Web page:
Devakanya 1943




C. Honnappa Bhagavathar, V. N. Janaki, U. R. Jeevaratnam, T. R. Ramachandran, M. S. Murugesam, T. S. Jaya, E. R. Sahadevan, K. S. Angamuthu, T. V. Sethuraman, V. P. S. Mani, Rajabala (later T. R. Rajani), M. A. Ganapathi Bhat, ‘Joker' Ramudu, ‘Loose' Arumugham, M. R. Swaminathan, K. P. (later Kottapuli) Jayaraman, S. A. Padmanabhan, Kalyani, P. B. Srinivasan and Chakrapani Ayyangar

R. Padmanabhan was one of the active filmmakers in the early decades of Tamil Cinema. A native of Sivaganga, he developed a keen interest in the growing motion picture business and had some kind of familiarity with Sri Lanka, dealing in distribution, exhibition and handling movie equipment. Moving to Madras, he established an office for his business interests and then understandably ventured into making motion pictures even during the Silent Era. He established a studio in the Triplicane area of Madras city, known as Associated Films Studio, where the popular Paragon cinema came up later. Today, even the theatre has vanished giving rise to high-rise apartments.

The credit for introducing lawyer-turned-filmmaker K. Subramanyam to the industry goes to Padmanabhan. That was not all. He brought the iconic figure of Indian Cinema Raja Sandow from Bombay to Madras where he made films and also acted in them. It is a matter of deep regret that Padmanabhan is forgotten today. He made films in Madras and Calcutta. Besides, he promoted the Italian technicians who worked in India. One of them, T. Marconi, was the cinematographer in almost all his films. Marconi was a familiar figure in Madras moving around on his heavy motorcycle. As he was fond of the spicy curd-based South Indian dish ‘Morekuzhambu', his friends called him ‘Morekuzhambu' Marconi! During the Second World War (1939-1945) he was detained as ‘an undesirable alien' for the mere reason that he was an Italian citizen!

During those early decades, many mythological movies were produced and one of them made by Padmanabhan was Devakanya.

In this film, a king's daughter (Janaki) wishes to learn all the arts. Her father fixes a palace courtier's son (Honnappa Bhagavathar) to teach her music, and to prevent any untoward happening, a curtain is hung between them! As it often happens, the curtain drops and the two fall in love and elope to lead their own lives. This causes a crisis in the palace and while in the forest the hero meets an angel (Jeevaratnam) who comes down to Earth along with her friends to have fun and also offer a magic fruit to someone she likes. That eventful day, she offers it to the hero who is transformed into an angel. She takes him away, creating a new heaven for his pleasure.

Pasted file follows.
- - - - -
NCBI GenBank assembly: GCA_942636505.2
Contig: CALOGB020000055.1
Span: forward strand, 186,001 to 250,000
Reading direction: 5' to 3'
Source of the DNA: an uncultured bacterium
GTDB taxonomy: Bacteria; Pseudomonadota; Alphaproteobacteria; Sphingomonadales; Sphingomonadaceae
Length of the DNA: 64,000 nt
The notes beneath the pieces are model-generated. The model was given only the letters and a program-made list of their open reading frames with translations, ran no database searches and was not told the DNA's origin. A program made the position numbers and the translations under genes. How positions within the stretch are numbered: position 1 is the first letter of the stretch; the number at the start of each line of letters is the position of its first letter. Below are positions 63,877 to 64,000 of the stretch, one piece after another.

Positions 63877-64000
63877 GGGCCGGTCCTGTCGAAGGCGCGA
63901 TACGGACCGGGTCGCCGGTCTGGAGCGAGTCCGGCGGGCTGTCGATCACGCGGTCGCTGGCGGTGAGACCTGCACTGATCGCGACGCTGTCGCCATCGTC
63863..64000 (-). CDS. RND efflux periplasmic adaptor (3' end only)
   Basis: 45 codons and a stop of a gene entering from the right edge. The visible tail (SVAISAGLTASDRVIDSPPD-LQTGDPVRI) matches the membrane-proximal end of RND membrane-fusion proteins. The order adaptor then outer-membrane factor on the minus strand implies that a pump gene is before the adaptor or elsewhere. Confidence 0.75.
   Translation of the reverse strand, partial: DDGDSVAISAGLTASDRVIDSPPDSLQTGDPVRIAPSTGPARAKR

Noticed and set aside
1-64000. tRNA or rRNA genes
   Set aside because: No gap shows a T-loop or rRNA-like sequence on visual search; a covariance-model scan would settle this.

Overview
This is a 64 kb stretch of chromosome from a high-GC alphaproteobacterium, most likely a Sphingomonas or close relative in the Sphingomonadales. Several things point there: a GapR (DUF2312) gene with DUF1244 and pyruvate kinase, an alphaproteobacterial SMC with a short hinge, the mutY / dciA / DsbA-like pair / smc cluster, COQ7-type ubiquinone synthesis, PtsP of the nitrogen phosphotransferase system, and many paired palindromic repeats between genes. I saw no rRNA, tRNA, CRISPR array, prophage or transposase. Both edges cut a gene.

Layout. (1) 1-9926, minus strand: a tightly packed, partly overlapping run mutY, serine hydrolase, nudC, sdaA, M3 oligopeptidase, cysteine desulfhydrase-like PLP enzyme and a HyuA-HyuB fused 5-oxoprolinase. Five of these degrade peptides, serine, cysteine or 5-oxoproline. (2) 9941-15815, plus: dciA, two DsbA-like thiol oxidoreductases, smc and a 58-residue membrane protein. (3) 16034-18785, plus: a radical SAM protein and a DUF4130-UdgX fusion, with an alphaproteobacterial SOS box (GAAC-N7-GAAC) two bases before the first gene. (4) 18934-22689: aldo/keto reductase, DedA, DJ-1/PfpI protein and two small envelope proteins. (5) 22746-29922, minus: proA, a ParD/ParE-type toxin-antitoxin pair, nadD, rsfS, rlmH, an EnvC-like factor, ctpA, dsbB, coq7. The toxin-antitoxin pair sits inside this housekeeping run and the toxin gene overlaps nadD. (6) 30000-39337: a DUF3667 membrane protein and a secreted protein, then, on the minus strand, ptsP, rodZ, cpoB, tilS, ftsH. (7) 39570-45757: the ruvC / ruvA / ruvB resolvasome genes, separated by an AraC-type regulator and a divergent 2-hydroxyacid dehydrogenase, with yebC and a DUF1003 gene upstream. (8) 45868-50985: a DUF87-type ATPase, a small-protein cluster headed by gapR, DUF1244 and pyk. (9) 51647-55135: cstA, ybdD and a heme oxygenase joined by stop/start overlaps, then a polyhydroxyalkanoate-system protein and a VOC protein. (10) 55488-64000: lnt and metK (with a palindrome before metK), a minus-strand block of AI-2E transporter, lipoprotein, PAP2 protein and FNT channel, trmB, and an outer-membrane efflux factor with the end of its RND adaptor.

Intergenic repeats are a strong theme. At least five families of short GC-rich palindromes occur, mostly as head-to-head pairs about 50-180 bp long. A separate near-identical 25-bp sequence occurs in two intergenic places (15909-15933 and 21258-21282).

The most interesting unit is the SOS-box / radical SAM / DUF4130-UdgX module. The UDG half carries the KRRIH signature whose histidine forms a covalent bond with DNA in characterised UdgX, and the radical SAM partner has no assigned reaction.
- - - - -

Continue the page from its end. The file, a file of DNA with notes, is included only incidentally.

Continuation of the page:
Unable to trace her lover, the missing princess joins a group of street gymnasts. An accident results in her death and her body is abandoned. The hero sees it and remembers his wife. With the help of the same magic fruit, the princess is brought back to life and the angel blesses them....

Honnappa Bhagavathar, a well-trained Carnatic musician from Karnataka, entered Tamil Cinema in the late 1930s in a modest way and finally became a key player following in the footsteps of M. K. Thyagaraja Bhagavathar, the superstar of the day. When Bhagavathar was imprisoned for his alleged role in the sensational Lakshmikantham Murder Case, Honnappa took over most of his films. He had a bright innings and turned producer which landed him in trouble. He went back to Karnataka where he made films and acted in theatre.

The young and pretty Janaki added to the visual appeal of the movie, while Jeevaratnam contributed with her singing talent.

Ramachandran contributed to the comedy as the half-wit who wishes to marry the princess! The film had an impressive cast comprising Swaminathan, Sahadevan, Jaya and others. Jayaraman, a heavyweight comedian, made an impact playing the role of ‘Kottapuli' and came to be known as ‘Kottapuli' Jayaraman, He had a successful career. Starlet Rajabala, who mostly appeared in dance sequences in the early movies, became a heroine and later played matriarchal roles under a new name T. R. Rajani.

Padmanabhan wrote the story and dialogue, assisted by Sundara Bhagavathar. The lyrics were by S. G. Chellappa, one of the brothers of the legendary S. G. Kittappa. The music composer was Palavangudi Sama Iyer who was active then. It was made under the banner of Padma Pictures at Pragjyothi Studios situated in Adayar, which vanished soon after the Second World War.

Remembered for the interesting storyline well-narrated on screen by Padmanabhan and the good performances of Honnappa Bhagavathar, Janaki, Jeevaratnam and Ramachandran.

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Printable version | Oct 18, 2018 11:15:54 PM |

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